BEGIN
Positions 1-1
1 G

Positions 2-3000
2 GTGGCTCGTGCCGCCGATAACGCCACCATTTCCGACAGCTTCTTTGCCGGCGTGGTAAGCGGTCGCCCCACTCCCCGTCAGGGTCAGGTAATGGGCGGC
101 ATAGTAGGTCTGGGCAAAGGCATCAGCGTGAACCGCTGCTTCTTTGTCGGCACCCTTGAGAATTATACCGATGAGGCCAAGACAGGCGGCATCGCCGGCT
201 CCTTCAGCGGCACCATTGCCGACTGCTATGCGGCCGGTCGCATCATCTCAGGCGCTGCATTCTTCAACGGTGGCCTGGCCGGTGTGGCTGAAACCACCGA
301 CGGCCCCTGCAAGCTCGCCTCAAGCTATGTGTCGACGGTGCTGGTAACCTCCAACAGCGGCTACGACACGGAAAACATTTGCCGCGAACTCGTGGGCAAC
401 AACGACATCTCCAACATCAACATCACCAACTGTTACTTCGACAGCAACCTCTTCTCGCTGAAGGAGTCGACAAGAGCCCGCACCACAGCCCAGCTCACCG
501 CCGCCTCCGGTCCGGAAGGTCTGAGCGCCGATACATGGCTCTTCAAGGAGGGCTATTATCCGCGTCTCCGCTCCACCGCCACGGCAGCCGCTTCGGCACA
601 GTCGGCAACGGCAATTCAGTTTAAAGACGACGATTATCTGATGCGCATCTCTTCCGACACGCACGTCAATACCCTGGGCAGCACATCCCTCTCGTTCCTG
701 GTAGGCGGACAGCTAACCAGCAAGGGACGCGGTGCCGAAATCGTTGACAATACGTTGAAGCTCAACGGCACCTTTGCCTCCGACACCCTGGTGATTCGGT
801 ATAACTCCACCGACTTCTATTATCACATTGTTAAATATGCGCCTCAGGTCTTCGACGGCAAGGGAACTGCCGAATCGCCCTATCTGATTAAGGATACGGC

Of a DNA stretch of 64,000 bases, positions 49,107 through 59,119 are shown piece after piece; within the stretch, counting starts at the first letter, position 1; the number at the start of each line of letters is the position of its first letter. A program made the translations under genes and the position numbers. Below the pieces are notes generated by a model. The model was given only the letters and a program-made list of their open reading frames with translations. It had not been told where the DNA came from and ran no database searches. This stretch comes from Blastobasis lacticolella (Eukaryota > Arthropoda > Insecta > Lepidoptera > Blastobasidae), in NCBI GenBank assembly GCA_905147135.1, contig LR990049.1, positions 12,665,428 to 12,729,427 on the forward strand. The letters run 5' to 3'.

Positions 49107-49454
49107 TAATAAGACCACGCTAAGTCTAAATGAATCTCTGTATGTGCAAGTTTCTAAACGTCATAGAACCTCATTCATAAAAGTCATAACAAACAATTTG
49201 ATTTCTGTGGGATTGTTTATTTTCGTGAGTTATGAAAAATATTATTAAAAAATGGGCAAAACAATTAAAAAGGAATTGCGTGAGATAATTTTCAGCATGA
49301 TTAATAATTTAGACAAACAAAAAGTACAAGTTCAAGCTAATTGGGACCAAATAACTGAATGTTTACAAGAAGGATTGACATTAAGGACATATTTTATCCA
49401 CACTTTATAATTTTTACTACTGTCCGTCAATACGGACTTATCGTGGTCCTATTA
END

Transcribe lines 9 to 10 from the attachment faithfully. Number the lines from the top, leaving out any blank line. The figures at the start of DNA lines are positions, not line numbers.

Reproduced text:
501 CCGCCTCCGGTCCGGAAGGTCTGAGCGCCGATACATGGCTCTTCAAGGAGGGCTATTATCCGCGTCTCCGCTCCACCGCCACGGCAGCCGCTTCGGCACA
601 GTCGGCAACGGCAATTCAGTTTAAAGACGACGATTATCTGATGCGCATCTCTTCCGACACGCACGTCAATACCCTGGGCAGCACATCCCTCTCGTTCCTG